Right now, Solar PV is the most expensive energy source there is. If you really want to give energy plants to small villages, you'd get more bang for your buck with Wind, or even Solar-Thermal plants. Solar PV, right now, is just really lousy/expensive technology (I hope it improves a lot over the coming years, but *right now*, it's not even close to cost competitive with other energy sources).

Re:Uh wait... (4, Insightful)

Jah-Wren Ryel (80510) | more than 3 years ago | (#34442372)

I truly don't believe those new power plants are at all "environment-ruining nuclear-timebombs".

I'm as big a proponent of IFR technology as anyone, but it is head-in-the-sand thinking to expect that waste from this program is going to be recycled any better than we've done for the last 30 years. Practically nobody is doing it today, ain't no way third world countries are going to be the ones that start doing it even half right.

Re:Uh wait... (2)

JSBiff (87824) | more than 3 years ago | (#34442404)

Err, perhaps I wasn't clear. I agree that Fast Reactor technology is going to start in more developed places - China and India, I believe, already have plans to build some, here in the U.S. GE-Hitachi recently announced they have reached an agreement with the DoE to build a prototype PRISM plant (PRISM is the commercialized version of IFR, from what I understand).

When I made the statement, "I truly don't believe those new power plants are at all 'environment-ruining nuclear-timebombs'", I wasn't referring to IFR or other "Gen IV" reactors - I was talking about the Gen III plants being proposed for these small developing nations - things like the ABWR, EBWR, AP-1xxx, EPR, etc.

Re:Uh wait... (1)

DrKnark (1536431) | more than 3 years ago | (#34442664)

Not to mention that since these countries will be using fuel from an international pool, there is no reason why that fuel can't be used in Gen IV reactors located in other countries. Sweden for example has sent some "spent" fuel to France for use in the Phenix reactors (I forget which one of the two).

If Mr. Buffet really wants to change the world... (4, Interesting)

SteveMurphy (890510) | more than 3 years ago | (#34442168)

...and leave a legacy that will improve life in smaller countries, he should champion the development of cheap, abundant, safe nuclear power in the form of the Liquid Flouride Thorium Reactor (LFTR) [youtube.com] . Thorium is far more abundant than Uranium and the plants are potentially much smaller and cheaper.

Most horrible (1)

Kim0 (106623) | more than 3 years ago | (#34442172)

If they are not able to enrich uranium themselves, then they are certainly not able to take care of the spent fuel, which is much harder.

The idea of renting out whole self contained reactors is better, because they can be returned intact.

Re:Most horrible (2)

theNAM666 (179776) | more than 3 years ago | (#34442196)

You got a spare 200 kiloton CONTAINED reactor to rent?

If I were a country (0)

Anonymous Coward | more than 3 years ago | (#34442198)

If I were a country in this current world I wouldn't want to depend on this pool of fuel. Other groups would have too much power over me, I'd rather be independent. Maybe if this was a Star Trek type world, with people being good at heart things would be different.

http://www.jordaner.com (-1)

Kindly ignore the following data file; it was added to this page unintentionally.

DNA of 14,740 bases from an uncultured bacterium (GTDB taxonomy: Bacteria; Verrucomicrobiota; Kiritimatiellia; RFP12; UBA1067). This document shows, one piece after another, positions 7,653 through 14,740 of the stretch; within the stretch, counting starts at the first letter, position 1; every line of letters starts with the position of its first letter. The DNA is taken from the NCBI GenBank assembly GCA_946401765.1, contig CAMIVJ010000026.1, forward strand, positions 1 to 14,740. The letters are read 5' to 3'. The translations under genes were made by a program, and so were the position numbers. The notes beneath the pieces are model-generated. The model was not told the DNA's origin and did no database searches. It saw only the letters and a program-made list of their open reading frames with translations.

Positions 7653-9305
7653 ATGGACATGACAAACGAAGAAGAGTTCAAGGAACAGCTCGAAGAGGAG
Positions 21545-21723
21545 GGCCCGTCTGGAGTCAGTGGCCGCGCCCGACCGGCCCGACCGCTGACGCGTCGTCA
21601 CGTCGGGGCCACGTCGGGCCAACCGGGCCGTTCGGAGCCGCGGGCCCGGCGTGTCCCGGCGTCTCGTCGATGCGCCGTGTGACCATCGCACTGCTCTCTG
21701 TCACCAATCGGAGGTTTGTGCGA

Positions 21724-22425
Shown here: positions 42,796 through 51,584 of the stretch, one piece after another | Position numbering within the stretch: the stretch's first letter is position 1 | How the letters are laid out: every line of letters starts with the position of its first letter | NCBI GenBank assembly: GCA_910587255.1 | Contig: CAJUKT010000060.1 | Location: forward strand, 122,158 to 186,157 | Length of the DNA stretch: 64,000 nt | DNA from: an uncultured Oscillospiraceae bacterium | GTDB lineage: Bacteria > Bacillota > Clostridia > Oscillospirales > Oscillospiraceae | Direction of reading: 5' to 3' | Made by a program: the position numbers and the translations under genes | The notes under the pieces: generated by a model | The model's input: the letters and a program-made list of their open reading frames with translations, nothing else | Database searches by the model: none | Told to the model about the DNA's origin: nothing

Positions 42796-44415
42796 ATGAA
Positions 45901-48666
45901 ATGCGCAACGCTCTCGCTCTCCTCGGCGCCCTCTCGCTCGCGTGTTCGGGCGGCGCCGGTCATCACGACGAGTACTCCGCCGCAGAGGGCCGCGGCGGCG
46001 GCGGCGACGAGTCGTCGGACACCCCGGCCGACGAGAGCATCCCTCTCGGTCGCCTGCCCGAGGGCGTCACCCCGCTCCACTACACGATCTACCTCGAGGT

Anonymous Coward | more than 3 years ago | (#34442238)

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Nuclear waepons (1)

santax (1541065) | more than 3 years ago | (#34442240)

So the only country that was filthy and retarded enough to use not one, but even two... is telling others that they can't have those same weapons? Sjee, I wonder why.

Re:Nuclear waepons (2)

quokkaZ (1780340) | more than 3 years ago | (#34442344)

For a perspective on the role of nuclear weapons in US foreign policy see here: Empire and Nuclear Weapons [fpif.org]

In addition to using nuclear weapons, the US has also threatened to use nuclear weapons on more occasions than all other nations combined.

Re:Nuclear waepons (1)

astar (203020) | more than 3 years ago | (#34442590)

A basic reason nuke plants put out a lot of radioactive waste is the the rational solution of reprocessing the waste is very actively discouraged. Even the development of the tech has been discouraged. And the reason is fear of nuclear proliferation because most of the current fuel cycles produce plutonium. Hmm, this issue is also why we do not have a lot of breeder reactors and people complain there is not enough fuel to support nuclear energy. It happens that now a lot of countries existentially need nuclear energy and countries like India are actively developing "novel" fuel cycles, some of which provide new avenues to do nuke weapons.

A bit of history is relevant. When I was a kid, the national policy was to have in the US over a thousand nuclear power plants ... by what is now yesterday. This is say a trillion watts output. I would wish we had the trillion watts... yesterday. Instead, the world is in a big time malthusian terminal crisis unnecessarily and as a result of policy decision like not building nuclear power plants. Now if you are a sovereign nation and as all would agree have the sovereign right under established international law to build nuclear power plants and domestic fuel capabilities, do you really *want* to forgo a domestic fuel capability? This is over and beyond the general defects of not developing in-nation tech capability on *any* tech. Colonial American was not supposed to have any tech either. Do you really *want* to say nations cannot develop tech? I cannot think of a tech that is *legally* prohibited. You might say "biological warfare" or "poison gas weapons" in addition to "nuclear weapons", but you are really not paying attention to the details.